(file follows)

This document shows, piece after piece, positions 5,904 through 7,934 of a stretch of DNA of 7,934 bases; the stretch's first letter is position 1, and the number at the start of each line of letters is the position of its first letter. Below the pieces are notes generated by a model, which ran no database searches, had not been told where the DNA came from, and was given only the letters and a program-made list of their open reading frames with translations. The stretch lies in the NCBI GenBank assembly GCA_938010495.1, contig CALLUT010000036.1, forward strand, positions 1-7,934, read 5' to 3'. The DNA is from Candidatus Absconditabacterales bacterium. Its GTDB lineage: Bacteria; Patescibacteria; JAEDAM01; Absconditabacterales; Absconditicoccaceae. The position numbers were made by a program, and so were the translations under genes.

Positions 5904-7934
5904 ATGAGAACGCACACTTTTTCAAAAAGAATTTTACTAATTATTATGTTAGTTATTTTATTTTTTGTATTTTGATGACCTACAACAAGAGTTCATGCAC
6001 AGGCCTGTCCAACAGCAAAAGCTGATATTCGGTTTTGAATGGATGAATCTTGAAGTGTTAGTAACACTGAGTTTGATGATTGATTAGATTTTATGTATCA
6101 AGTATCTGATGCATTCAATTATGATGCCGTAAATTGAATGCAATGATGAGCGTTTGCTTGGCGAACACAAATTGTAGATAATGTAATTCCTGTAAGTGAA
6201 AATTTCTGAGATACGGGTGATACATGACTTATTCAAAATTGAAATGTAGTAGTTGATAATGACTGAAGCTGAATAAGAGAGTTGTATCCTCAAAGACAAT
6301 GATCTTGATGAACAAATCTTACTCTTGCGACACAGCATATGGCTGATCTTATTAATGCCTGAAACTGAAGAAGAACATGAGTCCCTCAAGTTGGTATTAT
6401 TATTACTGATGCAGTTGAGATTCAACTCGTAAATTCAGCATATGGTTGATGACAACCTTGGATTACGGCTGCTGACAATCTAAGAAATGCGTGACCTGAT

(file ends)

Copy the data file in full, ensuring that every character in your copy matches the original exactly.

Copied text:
This document shows, piece after piece, positions 5,904 through 7,934 of a stretch of DNA of 7,934 bases; the stretch's first letter is position 1, and the number at the start of each line of letters is the position of its first letter. Below the pieces are notes generated by a model, which ran no database searches, had not been told where the DNA came from, and was given only the letters and a program-made list of their open reading frames with translations. The stretch lies in the NCBI GenBank assembly GCA_938010495.1, contig CALLUT010000036.1, forward strand, positions 1-7,934, read 5' to 3'. The DNA is from Candidatus Absconditabacterales bacterium. Its GTDB lineage: Bacteria; Patescibacteria; JAEDAM01; Absconditabacterales; Absconditicoccaceae. The position numbers were made by a program, and so were the translations under genes.

Positions 5904-7934
5904 ATGAGAACGCACACTTTTTCAAAAAGAATTTTACTAATTATTATGTTAGTTATTTTATTTTTTGTATTTTGATGACCTACAACAAGAGTTCATGCAC
6001 AGGCCTGTCCAACAGCAAAAGCTGATATTCGGTTTTGAATGGATGAATCTTGAAGTGTTAGTAACACTGAGTTTGATGATTGATTAGATTTTATGTATCA
6101 AGTATCTGATGCATTCAATTATGATGCCGTAAATTGAATGCAATGATGAGCGTTTGCTTGGCGAACACAAATTGTAGATAATGTAATTCCTGTAAGTGAA
6201 AATTTCTGAGATACGGGTGATACATGACTTATTCAAAATTGAAATGTAGTAGTTGATAATGACTGAAGCTGAATAAGAGAGTTGTATCCTCAAAGACAAT
6301 GATCTTGATGAACAAATCTTACTCTTGCGACACAGCATATGGCTGATCTTATTAATGCCTGAAACTGAAGAAGAACATGAGTCCCTCAAGTTGGTATTAT
6401 TATTACTGATGCAGTTGAGATTCAACTCGTAAATTCAGCATATGGTTGATGACAACCTTGGATTACGGCTGCTGACAATCTAAGAAATGCGTGACCTGAT